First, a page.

# 1.5v LED Flasher Using an Old Clock

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Hi.. This is my first instructable ! I had been tinkering with electronics since my childhood .. I am a doctor now but i still love building and exploring circuits and learning how stuff works..

LEDs dont light up in 1.5v usually if connected directly since the forward voltage drop is a bit higher .. The least being usually around 1.8v for RED leds..

This circuit is pretty efficient and can run on a single AA battery for about a year or even more!

Lets get started!

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## Step 1: Parts Required

U will need the following :

1. An old wallclock (not the digital one! )
2. NPN transistor (BC547 / 2N3904 / 2N2222 )
3. Resistors (1K , 150R/220R )
4. Red LED (green and yellow will work but wont be as bright and Blue wont work)
5. Capacitor (220uF / 330uF / 470uF)
6.Perf board
7.Soldering tools
8.some TIME ;)

## Step 2: The Circuit

Get the circuitry out from the old wallclock and you will find that it has got a pad connecting to positive terminal of the battery and second one to the ground terminal and 2 more for the solenoid.

Remove the connections to the solenoid

Build the rest of the circuit on a breadboard or a perfboard

Note the polarity of the capacitor!

U can connect the base of the NPN transistor to either of the terminals that were connected to the solenoid.

Once you connect the battery , it should start flashing exactly once every 2 seconds !
There you have it ..
0.5 Hertz Quartz precision LED Flasher !

## Step 3: Modifications

Perhaps you want that single LED to flash once every second.. No problem !
All u need is one more NPN transistor

1. Connect the collectors of both transistors together

2. Connect the emitters of both transistors together

3. Connect the base of one transistor to (A) and the base of second transistor to the other pad (B)

Now when u connect the battery, u will notice that your red LED flashes exactly once per second

Perhaps you want 2 LEDs to flash alternately (one LED every second) .
Thats easy! U need to build a separate circuit as in step 2 and connect the base of the second transistor to the other terminal (B)

## Step 4: Working Principle

First we have to know how the clock circuitry works:

In a nutshell , the solenoid is energized in the opposite directions every cycle! Which means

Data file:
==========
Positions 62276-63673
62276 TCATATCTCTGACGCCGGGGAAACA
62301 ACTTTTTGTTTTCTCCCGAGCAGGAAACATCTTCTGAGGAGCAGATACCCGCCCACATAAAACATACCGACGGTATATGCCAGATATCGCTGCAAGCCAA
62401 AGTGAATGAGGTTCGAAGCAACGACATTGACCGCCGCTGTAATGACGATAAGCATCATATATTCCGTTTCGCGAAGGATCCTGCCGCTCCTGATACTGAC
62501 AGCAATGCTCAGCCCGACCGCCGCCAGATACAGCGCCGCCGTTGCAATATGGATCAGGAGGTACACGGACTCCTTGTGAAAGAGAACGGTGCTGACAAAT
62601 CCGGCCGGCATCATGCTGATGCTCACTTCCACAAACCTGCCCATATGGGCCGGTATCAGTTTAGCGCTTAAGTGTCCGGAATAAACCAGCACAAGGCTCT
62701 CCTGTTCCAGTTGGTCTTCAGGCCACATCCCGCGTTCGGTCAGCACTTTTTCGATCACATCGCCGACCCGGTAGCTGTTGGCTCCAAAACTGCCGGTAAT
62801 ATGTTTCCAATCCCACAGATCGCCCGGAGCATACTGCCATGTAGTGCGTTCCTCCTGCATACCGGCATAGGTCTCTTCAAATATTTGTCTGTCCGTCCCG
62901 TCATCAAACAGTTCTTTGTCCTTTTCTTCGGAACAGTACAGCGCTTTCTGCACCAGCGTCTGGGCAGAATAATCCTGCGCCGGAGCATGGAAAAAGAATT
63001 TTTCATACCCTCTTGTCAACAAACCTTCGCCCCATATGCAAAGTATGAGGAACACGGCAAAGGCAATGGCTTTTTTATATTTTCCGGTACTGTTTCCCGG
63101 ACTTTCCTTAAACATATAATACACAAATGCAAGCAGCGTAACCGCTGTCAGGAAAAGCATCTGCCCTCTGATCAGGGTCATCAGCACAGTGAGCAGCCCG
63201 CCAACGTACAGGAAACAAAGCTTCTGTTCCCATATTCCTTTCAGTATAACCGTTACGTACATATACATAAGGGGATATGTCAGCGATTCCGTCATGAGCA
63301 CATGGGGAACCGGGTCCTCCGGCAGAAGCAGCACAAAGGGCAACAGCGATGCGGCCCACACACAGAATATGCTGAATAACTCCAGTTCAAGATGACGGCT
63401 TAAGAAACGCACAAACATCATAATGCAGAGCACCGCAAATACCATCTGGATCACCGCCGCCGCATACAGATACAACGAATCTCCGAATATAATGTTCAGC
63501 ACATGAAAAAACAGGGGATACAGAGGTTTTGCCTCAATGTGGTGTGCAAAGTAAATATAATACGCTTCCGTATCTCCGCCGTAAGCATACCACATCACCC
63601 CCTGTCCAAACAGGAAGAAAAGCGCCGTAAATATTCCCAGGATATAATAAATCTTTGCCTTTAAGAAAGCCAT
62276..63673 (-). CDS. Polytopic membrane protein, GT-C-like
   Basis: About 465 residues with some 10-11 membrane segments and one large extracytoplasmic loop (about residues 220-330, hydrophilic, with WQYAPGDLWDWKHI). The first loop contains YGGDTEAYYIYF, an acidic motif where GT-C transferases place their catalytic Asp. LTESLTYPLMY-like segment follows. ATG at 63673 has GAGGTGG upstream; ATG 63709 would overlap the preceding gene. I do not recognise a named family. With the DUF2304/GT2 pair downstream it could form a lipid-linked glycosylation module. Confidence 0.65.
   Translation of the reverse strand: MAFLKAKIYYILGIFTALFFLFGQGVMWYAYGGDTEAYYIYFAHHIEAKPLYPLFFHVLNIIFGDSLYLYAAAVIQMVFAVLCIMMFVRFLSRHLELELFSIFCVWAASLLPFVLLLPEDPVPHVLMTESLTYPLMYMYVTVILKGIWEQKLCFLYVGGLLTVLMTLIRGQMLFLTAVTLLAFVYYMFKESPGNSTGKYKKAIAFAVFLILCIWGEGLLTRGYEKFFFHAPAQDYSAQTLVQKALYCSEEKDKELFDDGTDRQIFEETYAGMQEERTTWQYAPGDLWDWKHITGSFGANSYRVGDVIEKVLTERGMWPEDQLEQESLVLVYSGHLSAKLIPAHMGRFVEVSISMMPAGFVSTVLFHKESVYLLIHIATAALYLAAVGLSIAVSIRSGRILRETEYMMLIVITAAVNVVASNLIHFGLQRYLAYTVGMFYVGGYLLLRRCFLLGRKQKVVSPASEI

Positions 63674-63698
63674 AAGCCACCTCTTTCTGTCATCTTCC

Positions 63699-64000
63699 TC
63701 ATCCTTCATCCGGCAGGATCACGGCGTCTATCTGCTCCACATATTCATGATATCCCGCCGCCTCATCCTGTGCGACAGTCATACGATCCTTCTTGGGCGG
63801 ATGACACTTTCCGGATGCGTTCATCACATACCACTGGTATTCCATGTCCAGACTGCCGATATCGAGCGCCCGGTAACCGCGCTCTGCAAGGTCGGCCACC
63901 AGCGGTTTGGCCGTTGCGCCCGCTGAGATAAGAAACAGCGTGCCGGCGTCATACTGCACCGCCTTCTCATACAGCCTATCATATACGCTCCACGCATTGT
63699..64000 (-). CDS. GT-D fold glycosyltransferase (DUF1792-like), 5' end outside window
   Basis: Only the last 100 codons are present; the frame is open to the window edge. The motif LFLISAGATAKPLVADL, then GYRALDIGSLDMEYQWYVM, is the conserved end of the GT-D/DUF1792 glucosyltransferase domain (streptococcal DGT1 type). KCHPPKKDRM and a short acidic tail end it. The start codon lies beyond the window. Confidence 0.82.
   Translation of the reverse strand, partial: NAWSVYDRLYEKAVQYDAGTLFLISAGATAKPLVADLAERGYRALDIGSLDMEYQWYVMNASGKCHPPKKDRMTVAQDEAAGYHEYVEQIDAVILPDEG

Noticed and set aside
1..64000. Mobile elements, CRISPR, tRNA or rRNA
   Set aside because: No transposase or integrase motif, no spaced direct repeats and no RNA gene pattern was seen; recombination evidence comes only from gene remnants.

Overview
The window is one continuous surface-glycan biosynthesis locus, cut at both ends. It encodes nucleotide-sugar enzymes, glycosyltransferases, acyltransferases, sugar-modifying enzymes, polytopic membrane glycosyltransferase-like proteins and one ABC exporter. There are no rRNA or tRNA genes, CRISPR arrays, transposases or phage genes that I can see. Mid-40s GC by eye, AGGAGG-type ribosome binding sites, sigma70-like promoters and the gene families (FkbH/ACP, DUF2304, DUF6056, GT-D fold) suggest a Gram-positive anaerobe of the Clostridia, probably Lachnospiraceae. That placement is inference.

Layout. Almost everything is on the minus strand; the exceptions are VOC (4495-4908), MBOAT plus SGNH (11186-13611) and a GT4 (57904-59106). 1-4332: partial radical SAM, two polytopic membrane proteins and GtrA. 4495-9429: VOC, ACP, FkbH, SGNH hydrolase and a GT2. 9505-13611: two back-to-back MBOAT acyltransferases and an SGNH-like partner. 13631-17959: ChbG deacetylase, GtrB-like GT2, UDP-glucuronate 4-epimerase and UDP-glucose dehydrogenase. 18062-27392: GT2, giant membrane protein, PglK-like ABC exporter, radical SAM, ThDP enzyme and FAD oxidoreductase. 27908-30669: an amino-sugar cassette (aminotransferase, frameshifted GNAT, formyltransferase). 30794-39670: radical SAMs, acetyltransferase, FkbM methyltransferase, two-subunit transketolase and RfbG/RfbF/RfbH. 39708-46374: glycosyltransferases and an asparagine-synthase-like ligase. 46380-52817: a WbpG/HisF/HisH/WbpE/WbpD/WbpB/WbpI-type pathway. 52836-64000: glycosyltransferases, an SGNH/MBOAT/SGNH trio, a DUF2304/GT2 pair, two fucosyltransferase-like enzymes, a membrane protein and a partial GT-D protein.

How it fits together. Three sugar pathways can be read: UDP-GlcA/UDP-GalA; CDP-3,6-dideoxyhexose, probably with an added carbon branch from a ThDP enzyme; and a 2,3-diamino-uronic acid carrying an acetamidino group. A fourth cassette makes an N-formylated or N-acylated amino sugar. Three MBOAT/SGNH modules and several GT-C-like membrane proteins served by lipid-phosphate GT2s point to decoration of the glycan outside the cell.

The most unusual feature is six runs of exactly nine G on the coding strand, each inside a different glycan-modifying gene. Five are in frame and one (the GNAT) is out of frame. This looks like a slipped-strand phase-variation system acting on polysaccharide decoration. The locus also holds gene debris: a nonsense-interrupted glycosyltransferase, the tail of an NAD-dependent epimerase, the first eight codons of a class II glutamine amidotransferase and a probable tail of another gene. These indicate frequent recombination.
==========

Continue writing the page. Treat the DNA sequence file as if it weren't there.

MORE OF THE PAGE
At first point (A) is positive and point (B) is grounded

Exactly after a second the polarity is reversed.Now point (B) becomes positive and point (A) is Grounded

And the circuit works in such a way that the positive pulses alternate every second but the pulse lasts for a few milliseconds only

Now coming to our 0.5Hz flasher circuit :

1. Initially , the LED does not light up cuz it sees just 1.5 volts at its ends

2. The capacitor charges to the supply voltage through 470R and 1K resistors

3. The transistor is off since the base connected to either (A) or (B) is grounded at the moment

4. When the positive pulse occurs , it switches on the transistor momentarily and once the transistor is on, the positive terminal of the capacitor is pulled to the ground

5. The LED produces a brief Flash since it now sees 3volts approx (battery voltage + capacitor voltage) since the capacitor is now in series with the battery

6. After that brief pulse , the base is grounded and the transistor is switched off , the capacitor begins charging through the two resistors and the cycle repeats

## Step 5: Conclusion

This circuit is extremely efficient!
I dont have an oscilloscope or a very good fluke multimeter to measure the exact current consumption.. But i did try using my cheap multimeter and during the pulse it draws about 1mA and between pulses the current draw drops to as low as 10uA before the next pulse happens..

The 0.5 Hertz flasher should easily last for more than a year on a single AA battery !
The current consumption will be a bit more for the dual led alternating flasher version and the single LED 1Hertz version

Red LED gives the best results with a bright flash ! And i have tried with a used AA battery and it was still flashing well at just 0.86volts !!

## Recommendations

189 10K
81 4.2K
31 4.2K
Large Motors Class

13,727 Enrolled

## 5 Discussions

Now, you are concerned as a nice electronic doctor!